How Climate and Geography Affect RVs

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April 13, 2023

Part of the appeal of RVing is the freedom and novelty of the open road. Different regions come with different types of adventure but also unique challenges and potential strains on your vehicle. 

Sweltering humidity, high altitudes, and frigid rain can all take a toll without proper care and maintenance — leading to expensive repairs and less time for the things you love. Here’s a quick breakdown of how climate and geography can affect RVs and how to keep your RV safe and on the road longer.

Climate factors 

Oscillating temps and precipitation affect RVs more than we realize. As you venture out, be sure to factor in the following:



As you can imagine, extreme temperature changes can take a toll on your RV. From a structural lens, warmer weather can cause the roof and sidewalls to expand, potentially leading to cracks and leaks. Conversely, cooler temps could freeze and burst your pipes or cause damage to other appliances without proper care. Additionally, drastic temperature swings will hamper the performance of your heating and air, forcing more energy consumption and higher fuel costs.

Consider using insulated materials like window covers or door sweeps to keep your rig temperate and to protect your RV long-term. 


If left unchecked, high humidity levels can lead to mold or mildew spores spreading throughout the interior of your RV – resulting in damage, unpleasant odors, and potential health concerns. Humidity can also trap moisture in your RV, which over time, can lead to warping, rot, or even rust — wearing down the lifespan of your vehicle.

Investing in a dehumidifier and a proper ventilation system will go a long way in controlling humidity levels within your vehicle. 

Rain and snow

Precipitation is inevitable, but without proper care, it can lead to leaks, water damage, rust, mold, or even (in the case of snow) a collapsed roof.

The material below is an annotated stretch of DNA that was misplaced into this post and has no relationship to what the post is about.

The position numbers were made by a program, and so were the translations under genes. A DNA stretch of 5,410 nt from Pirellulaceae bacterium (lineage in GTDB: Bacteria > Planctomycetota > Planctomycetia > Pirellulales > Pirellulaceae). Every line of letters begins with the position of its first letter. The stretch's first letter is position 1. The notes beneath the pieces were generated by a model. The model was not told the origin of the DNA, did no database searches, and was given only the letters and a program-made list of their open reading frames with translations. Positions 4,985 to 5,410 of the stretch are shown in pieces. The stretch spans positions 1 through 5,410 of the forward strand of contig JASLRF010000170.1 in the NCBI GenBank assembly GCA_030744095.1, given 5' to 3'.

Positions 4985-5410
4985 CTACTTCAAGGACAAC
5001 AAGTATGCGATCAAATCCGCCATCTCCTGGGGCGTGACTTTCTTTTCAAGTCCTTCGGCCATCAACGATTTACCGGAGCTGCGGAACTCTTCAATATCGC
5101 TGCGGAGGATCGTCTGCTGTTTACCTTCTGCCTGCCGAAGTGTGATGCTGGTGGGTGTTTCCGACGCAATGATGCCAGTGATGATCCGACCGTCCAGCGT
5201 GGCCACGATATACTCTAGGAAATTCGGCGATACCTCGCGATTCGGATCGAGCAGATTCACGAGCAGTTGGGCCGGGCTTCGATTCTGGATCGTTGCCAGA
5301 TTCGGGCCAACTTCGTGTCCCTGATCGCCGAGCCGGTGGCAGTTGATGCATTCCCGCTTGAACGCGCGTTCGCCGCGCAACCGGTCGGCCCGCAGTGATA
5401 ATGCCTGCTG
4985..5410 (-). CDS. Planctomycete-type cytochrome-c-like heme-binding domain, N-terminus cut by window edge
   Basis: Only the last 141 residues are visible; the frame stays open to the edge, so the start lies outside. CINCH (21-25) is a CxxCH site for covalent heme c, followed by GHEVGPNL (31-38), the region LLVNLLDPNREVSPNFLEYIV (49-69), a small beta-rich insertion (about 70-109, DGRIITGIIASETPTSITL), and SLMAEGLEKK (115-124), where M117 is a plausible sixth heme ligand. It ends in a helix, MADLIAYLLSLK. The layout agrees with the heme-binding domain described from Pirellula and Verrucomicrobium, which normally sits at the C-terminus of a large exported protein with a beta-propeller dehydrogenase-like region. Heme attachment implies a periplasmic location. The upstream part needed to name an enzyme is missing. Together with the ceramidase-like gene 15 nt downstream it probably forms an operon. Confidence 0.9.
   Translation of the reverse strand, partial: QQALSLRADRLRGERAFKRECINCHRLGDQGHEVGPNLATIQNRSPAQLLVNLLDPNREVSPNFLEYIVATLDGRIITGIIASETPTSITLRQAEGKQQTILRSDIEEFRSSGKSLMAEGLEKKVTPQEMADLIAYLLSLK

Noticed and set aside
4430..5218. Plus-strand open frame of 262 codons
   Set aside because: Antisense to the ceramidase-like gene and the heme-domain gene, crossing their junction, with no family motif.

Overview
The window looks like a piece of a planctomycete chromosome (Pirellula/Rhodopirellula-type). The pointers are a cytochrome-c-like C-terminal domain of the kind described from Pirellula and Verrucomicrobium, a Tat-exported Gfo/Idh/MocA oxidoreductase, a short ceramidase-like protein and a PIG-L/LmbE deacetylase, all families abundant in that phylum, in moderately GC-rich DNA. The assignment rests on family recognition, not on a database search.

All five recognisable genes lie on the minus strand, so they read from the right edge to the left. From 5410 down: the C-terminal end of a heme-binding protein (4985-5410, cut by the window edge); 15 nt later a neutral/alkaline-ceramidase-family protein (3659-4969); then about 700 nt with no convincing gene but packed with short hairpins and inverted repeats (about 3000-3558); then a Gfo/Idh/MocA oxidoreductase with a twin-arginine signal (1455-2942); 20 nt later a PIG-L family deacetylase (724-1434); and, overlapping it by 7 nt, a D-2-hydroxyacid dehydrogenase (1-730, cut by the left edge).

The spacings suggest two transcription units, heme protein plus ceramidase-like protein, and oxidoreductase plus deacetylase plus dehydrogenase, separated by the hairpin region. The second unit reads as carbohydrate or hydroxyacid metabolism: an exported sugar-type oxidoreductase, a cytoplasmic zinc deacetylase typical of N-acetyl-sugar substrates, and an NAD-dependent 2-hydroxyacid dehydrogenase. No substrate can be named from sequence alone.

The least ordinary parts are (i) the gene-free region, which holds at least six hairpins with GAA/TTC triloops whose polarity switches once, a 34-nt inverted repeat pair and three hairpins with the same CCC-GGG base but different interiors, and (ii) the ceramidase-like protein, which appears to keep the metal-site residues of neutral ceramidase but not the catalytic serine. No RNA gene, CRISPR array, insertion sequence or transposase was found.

To mitigate the risk, ensure your RV is properly sealed and the roof and windows are in good condition. Also, consider investing in a stable ladder and a push broom to combat accumulated ice and snow.

Geographic factors

Whether you’re exploring the mountains or making a break for the beach, you’ll find the roads between to be anything less than consistent. Here are a few geographical considerations to keep in mind.



Higher altitude means lower air pressure and oxygen, which in turn can directly impact your RV’s engine and tires. 

As air pressure decreases, your engine might have to work a little harder to compensate — leading to a decrease in power and fuel efficiency. If overworked long enough, your engine could even be susceptible to damage.

A decrease in air pressure also means your tires will likely expand and could be more vulnerable to blowouts or general wear and tear at a quicker pace — reducing their lifespan and costing you more in the long run. 

If you know you’re heading into an elevated environment, it may be worth adjusting your engine’s performance settings to match and ensuring your tires are properly inflated. And as always, use caution when driving on steep or winding roads.



As wonderful as the open road is, it’s not always smooth sailing. Terrain such as hills, mountains, or even generally rough roads will place more demand on your tires, suspension, and engine.

For example, uphill driving can force your engine to work harder to maintain speed, thus consuming more fuel or potentially even overheating. Meanwhile, downhill driving can put more strain on your brakes as they work to slow your RV’s momentum. And the more jarring terrain, such as excessive gravel or potholes, can put additional stress on your tires.

Just make a point to be mindful and consider appropriate adjustments to your engine performance or tire pressure, and maybe consider giving your suspension a once-over before your next cross-country trip.



Long trips can bring various weather patterns: Coastal areas have a higher propensity for tropical storms. Deserts bring high winds and temperature swings. The south gets hot in the summer. 

You get the point.

To prevent damage caused by extreme temperatures or acts of nature, get your RV inspected and tuned up regularly, make sure your rig is adequately sealed and insulated, and secure awnings and any other external features during storms.

Make sure you’re covered

Even if your RV is still under warranty, it may extend to only some components or appliances for a limited time, quietly leading to costly repairs if you aren’t sure when certain warranties end. Fortunately, God Sam’s Extended Service Plan provides peace of mind, bookending coverage to ensure you never drive unprotected and risk paying costly repair bills. 

The Good Sam Extended Service Plan covers the bases for RV owners, protecting them from paying unexpected costs associated with repairs. They let you decide your deductible, where to repair your vehicle, and even your payment terms. Plus, if you sell your RV, Good Sam transfers the plan onto the new owner at no cost to you. Check out our comprehensive guide that covers the types of major repairs the Good Sam Extended Service Plan typically covers. 

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